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Made by Manu: Dimensional Tulip Cookie Platter


Last year I shared with you a dimensional cookie platter tutorial comprised of two flowers whose petals, centers, and leaves were contoured. This month I have another similar and very cute dimensional floral tutorial. As I have often done in the past, I designed this tulip cookie with the intent to display it on a tray and share it with friends over tea or coffee. The subject matter is also perfect for spring, Easter, or Mother's Day!

I rated this tutorial "intermediate, as I did my earlier one, because icing the contoured cookies can be tricky. But with the right royal icing consistency, anyone of any skill level can have success! Moreover, there are many other ways to cover contoured cookies without using icing, as @Julia M. Usher has shown us! Julia pioneered the contoured cookie technique a number of years ago, and has inspired me to use it in many of my cookie projects. If you want to master this technique, then check out Julia's two-part demo, recorded live for Watch-Learn-Create Challenge #51, where she not only explains how to make various cookie shapes, from domes to cylinders and more, but also how to cover them using ten (!) different methods and mediums.

What you'll need for this project:
  • Cookie dough of your choice (rolled 1/8 in/0.3 cm thick)
  • 2 nested teardrop cookie cutters (I used the extra-large and large sizes in this four-piece set.)
  • Dimensional Tulip Cookie Templates (in "Attachments" under "Files" at the end of this post; dimensions are also listed below in Step 1)
  • Paring knife
  • 2 to 3 perforated baking mat(s)
  • 2 to 3 (2 1/2-in/6.4-cm) stainless steel cake ring(s) or round cookie cutter(s)
  • Perforated baguette pan (optional; for propping in Step 1)
  • Aluminum foil or other ovenproof props (in lieu of baguette pan)
  • Scribe tool
  • Royal icing:
    • White piping-consistency in pastry bag with PME #1 tip (or equivalent), for outlining all cookies
    • Yellow and green medium thick-consistency, in tipless pastry bags with openings equivalent to PME #2 tip, for flooding contoured cookies and detailing all cookies
    • Yellow and green flood-consistency, in tipless pastry bags with openings equivalent to PME #3 tip, for flooding flat cookies
  • Long plate/tray, for arranging cookies (My plate shown in the post measures 11 3/4 x 6 in/29.8 x 15.2 cm.)

Step 1: Cut, shape, and bake cookies

For this project, you'll need a total of six (6) cookies. Some of them are going to be baked flat and some are going to be contoured. Here's a recap of the shapes and sizes needed:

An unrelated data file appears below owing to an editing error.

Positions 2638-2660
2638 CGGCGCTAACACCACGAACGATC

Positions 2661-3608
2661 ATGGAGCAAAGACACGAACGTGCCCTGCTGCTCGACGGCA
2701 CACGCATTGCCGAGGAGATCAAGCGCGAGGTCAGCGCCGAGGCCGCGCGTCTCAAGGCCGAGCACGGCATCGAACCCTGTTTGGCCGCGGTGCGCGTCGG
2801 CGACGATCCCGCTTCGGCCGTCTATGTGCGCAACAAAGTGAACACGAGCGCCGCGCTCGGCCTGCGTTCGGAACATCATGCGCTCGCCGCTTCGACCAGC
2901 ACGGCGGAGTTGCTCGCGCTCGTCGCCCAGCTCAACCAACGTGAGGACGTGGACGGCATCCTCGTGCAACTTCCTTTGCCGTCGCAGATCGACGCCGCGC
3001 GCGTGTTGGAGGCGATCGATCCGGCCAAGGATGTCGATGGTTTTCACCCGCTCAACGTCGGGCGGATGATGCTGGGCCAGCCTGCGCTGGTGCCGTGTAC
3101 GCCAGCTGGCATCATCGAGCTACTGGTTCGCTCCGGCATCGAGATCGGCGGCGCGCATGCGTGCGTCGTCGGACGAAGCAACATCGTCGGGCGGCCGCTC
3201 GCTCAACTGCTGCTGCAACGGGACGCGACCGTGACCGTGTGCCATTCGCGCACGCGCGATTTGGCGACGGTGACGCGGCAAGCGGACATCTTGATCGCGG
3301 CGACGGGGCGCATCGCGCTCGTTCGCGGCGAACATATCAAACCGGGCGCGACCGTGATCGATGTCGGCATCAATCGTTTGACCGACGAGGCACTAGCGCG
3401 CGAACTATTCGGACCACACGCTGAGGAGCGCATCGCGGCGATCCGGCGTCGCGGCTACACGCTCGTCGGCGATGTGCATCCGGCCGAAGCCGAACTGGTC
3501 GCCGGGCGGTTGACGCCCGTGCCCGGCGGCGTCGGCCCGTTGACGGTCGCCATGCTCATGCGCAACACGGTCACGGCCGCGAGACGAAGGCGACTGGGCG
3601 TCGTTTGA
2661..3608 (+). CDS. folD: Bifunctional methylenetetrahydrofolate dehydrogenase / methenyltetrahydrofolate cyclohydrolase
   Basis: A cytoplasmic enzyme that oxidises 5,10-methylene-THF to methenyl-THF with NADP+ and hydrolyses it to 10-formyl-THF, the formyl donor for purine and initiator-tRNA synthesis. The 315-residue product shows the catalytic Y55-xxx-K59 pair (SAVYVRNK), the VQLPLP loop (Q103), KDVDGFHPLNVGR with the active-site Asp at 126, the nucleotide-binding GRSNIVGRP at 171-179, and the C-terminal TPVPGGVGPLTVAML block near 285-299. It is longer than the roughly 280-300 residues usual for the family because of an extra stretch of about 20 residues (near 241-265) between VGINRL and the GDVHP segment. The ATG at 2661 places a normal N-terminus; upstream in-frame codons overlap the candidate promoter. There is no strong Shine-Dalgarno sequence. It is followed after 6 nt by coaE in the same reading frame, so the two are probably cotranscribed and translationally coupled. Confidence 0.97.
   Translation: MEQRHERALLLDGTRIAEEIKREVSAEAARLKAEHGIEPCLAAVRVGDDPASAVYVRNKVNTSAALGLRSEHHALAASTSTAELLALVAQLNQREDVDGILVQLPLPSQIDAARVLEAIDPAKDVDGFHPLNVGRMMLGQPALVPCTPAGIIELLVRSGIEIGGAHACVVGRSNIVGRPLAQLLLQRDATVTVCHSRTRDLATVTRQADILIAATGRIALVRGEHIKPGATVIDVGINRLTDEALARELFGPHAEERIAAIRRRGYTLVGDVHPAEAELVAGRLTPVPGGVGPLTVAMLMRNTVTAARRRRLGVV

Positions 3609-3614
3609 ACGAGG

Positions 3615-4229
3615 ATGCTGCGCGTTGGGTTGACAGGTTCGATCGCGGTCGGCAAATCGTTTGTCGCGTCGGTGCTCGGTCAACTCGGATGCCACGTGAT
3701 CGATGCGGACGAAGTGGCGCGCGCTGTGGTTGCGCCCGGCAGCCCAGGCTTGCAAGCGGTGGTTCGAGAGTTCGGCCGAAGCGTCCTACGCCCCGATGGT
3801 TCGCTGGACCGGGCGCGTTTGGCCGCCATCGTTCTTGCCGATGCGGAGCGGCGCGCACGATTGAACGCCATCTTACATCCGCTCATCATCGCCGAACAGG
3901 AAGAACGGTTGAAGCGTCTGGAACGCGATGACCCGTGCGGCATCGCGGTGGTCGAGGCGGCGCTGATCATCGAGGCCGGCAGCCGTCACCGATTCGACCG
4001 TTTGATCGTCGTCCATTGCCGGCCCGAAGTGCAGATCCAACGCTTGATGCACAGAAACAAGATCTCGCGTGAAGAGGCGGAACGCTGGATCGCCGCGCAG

• 3 teardrop-shaped cookies, for tulip petals (Again, I used the extra-large and large cutters in this four-piece set.)
    • 2 extra-large (3 x 2 1/4-in/7.6 x 5.7-cm) teardrops, to be contoured
    • 1 large (2 1/4 x 1 5/8-in/5.7 x 4.1-cm) teardrop, to be baked flat
  • 3 hand-cut cookies in different sizes for the stem and leaves. (Again, see my templates in "Attachments" under "Files" at the end of this post.)
    • 1 (7 1/2 x 3/8-in/19.1 x 1.0-cm) stem, to be baked flat
    • 1 (6 3/4 x 1 1/4-in/17.1 x 3.2-cm) leaf, to be baked flat
    • 1 (6 1/2 x 1 1/4-in/16.5 x 3.2-cm) leaf, to be contoured

Please jump to Step 1d for a visual summary of the baked cookies.

a. Roll your favorite cookie dough to a 1/8-inch (0.3-centimeter) thickness, and cut out the three petals using the two teardrop-shaped cookie cutters. Place my templates on the remaining un-cut cookie dough, and use a paring knife to cut around them to create the stem and leaves.

b. Remove the excess dough.

Step 1a and 1b - Cut Dough Using Cookie Cutters and Templates

c. To contour the two extra-large petal cookies and the shorter leaf, I used the same method/tools that I used in my previous tutorials (here, here, and here). Roll up two perforated baking mats, secure each mat with a 2 1/2-inch (6.4-centimeter) stainless steel ring (a cookie cutter of the same size will work too), and place the mats inside a baguette pan to keep them from rolling in the oven. The cookies will bake very evenly, as hot air goes through the rolled perforated mat. They also won't slide, as the perforated mat provides some grip. If you don't have a baguette pan, simply prop the rolled mat with aluminum foil or other ovenproof objects.

Now before placing the petals on the rolled mats you need to imagine them as clock hands. Tilt one petal to the left so that it points to the eleven o'clock position, with its left side parallel to the grid lines on the textured mat. Tilt the other petal to the right so that it points to the one o'clock position, with its right side parallel to the grid lines. Place the leaf on the other rolled mat, and tilt it slightly to the right. Set the three flat cookies on a perforated mat (optional), and bake all six cookies per your recipe's instructions.

d. Here's a visual summary of the baked cookies. The flat cookies are grouped to the left, and the contoured cookies to the right.

Step 1c to 1d - how to Place Cookies on Rolled Perforated Mat Before Baking

e. Here, I turned the contoured cookies upside down so you can better appreciate their shape! That's all!

f. Once my cookies were completely cool, I assembled them prior to decorating, just to test the final display on my plate. I really love the bare look! Do you? If so, feel free to stop reading my tutorial here! Note: If you find you have fit issues and the leaves or stem overhang your plate's edge, carefully trim their ends with a paring knife.

Step 1f - Test Arrangement of Bare Cookies

g to i. I overlapped the two large contoured teardrops to create the outer part of the flower. As you can see, the petal on top covers part of the petal beneath, so it won't be necessary to flood that area. Use a scribe tool to score a curved line (along the edge of the top petal) into the covered petal. This line will serve as a piping guide for the petal outline in the next step.